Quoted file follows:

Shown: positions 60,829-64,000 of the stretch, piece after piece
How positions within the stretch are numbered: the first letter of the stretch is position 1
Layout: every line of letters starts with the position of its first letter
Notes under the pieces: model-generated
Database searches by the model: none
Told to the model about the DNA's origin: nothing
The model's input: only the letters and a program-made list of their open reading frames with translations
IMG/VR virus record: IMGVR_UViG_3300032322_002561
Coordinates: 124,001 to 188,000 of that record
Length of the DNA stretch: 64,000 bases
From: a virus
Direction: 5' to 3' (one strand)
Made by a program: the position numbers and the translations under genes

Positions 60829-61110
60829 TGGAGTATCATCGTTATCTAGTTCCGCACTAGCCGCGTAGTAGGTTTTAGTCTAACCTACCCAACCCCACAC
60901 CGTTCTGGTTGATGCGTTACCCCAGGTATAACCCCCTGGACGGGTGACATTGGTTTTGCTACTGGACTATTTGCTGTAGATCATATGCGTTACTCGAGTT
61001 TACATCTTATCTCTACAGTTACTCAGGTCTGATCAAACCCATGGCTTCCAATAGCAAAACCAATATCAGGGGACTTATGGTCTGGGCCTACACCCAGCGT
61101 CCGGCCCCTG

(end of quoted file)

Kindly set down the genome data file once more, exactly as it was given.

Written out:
Shown: positions 60,829-64,000 of the stretch, piece after piece
How positions within the stretch are numbered: the first letter of the stretch is position 1
Layout: every line of letters starts with the position of its first letter
Notes under the pieces: model-generated
Database searches by the model: none
Told to the model about the DNA's origin: nothing
The model's input: only the letters and a program-made list of their open reading frames with translations
IMG/VR virus record: IMGVR_UViG_3300032322_002561
Coordinates: 124,001 to 188,000 of that record
Length of the DNA stretch: 64,000 bases
From: a virus
Direction: 5' to 3' (one strand)
Made by a program: the position numbers and the translations under genes

Positions 60829-61110
60829 TGGAGTATCATCGTTATCTAGTTCCGCACTAGCCGCGTAGTAGGTTTTAGTCTAACCTACCCAACCCCACAC
60901 CGTTCTGGTTGATGCGTTACCCCAGGTATAACCCCCTGGACGGGTGACATTGGTTTTGCTACTGGACTATTTGCTGTAGATCATATGCGTTACTCGAGTT
61001 TACATCTTATCTCTACAGTTACTCAGGTCTGATCAAACCCATGGCTTCCAATAGCAAAACCAATATCAGGGGACTTATGGTCTGGGCCTACACCCAGCGT
61101 CCGGCCCCTG